England: Elderly man subjected to Kafkaesque trial in magistrates’ court

England: Elderly man subjected to Kafkaesque trial in magistrates’ court

An elderly man has succeeded in challenging the procedural fairness of a hearing in which he was subjected to an experience reminiscent of Franz Kafka’s The Trial, his lawyer said.

In 2019, Dr Denis Paling appeared at Ipswich Magistrates Court in a case concerning unpaid council tax relating to a leasehold property in the town.

He sought to challenge a liability order made in favour of Mid-Suffolk District Council. He failed and in October last year sought judicial review of the decision; he was permitted to apply in relation to the fairness of the hearing.

The statement of facts made on behalf of Dr Paling, 76, stated that the solicitor stood with “his back to the applicant and spoke in a very low voice, which only the bench could hear”.

The respondent’s solicitor “could not be heard from the applicant’s place”, meaning he could not answer the respondent’s submission.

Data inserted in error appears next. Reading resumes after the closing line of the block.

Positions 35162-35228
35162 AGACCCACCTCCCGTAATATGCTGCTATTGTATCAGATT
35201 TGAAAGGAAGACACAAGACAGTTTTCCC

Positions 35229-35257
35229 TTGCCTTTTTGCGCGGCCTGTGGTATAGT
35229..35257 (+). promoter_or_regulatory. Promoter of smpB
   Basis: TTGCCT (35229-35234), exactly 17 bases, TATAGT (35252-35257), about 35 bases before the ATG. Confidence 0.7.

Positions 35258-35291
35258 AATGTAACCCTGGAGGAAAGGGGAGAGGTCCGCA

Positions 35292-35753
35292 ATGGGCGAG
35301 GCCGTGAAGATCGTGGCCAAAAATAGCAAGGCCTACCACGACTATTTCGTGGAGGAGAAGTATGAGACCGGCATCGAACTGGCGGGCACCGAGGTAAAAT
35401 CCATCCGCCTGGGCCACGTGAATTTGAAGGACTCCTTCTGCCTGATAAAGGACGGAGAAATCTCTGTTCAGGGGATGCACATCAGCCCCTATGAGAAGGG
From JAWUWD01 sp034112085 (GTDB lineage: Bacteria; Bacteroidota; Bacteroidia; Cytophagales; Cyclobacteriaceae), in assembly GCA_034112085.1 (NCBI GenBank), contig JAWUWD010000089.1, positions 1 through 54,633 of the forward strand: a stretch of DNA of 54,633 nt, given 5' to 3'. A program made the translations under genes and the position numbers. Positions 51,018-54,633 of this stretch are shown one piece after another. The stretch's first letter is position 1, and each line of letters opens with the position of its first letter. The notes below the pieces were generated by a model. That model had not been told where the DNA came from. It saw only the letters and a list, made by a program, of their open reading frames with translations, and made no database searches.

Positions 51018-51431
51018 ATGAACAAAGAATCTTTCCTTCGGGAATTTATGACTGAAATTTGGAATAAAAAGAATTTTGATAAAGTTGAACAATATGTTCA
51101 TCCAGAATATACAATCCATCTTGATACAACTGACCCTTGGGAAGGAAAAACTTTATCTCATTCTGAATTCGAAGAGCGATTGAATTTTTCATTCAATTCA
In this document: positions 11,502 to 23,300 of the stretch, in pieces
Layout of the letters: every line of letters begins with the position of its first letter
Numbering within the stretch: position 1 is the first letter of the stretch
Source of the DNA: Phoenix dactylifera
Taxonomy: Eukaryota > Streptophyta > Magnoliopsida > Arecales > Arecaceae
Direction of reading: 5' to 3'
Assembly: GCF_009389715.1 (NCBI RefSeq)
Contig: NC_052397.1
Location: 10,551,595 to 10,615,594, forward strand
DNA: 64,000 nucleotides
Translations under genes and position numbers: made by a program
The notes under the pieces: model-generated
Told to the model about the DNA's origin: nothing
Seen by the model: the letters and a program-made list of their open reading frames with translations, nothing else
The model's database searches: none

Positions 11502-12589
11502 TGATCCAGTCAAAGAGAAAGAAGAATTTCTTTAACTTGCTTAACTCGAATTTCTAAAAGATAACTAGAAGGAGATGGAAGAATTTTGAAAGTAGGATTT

The statement adds: “When the applicant several times expressed concern that he could not hear the chairman of the justices took no measures to enable the applicant to hear the respondent’s solicitor, as in Franz Kafka’s Der Process (The Trial).”

He was refused permission to make an oral submission and when he expressed concern the chairman threatened to dismiss his application.

Farhan Asghar, counsel for the claimant, explained that Dr Paling has various medical conditions, suffered from strokes and has had cancer. He submitted the treatment of his client amounted to a breach of the rules of natural justice.

David Pittaway QC, sitting as a deputy High Court judge, said in his judgment: “Standing back and reaching an independent view, I have concluded that the claim for judicial review succeeds.”

He added that a “fair minded and informed observer would conclude in this case that justice had not been seen to be done”. The case was remitted to the magistrates to be heard by a different bench.

Published posthumously in 1925, The Trial is one of Franz Kafka’s best known works. It tells the story of Josef K., who is arrested and prosecuted for unknown reasons. He eventually comes to a gruesome end.

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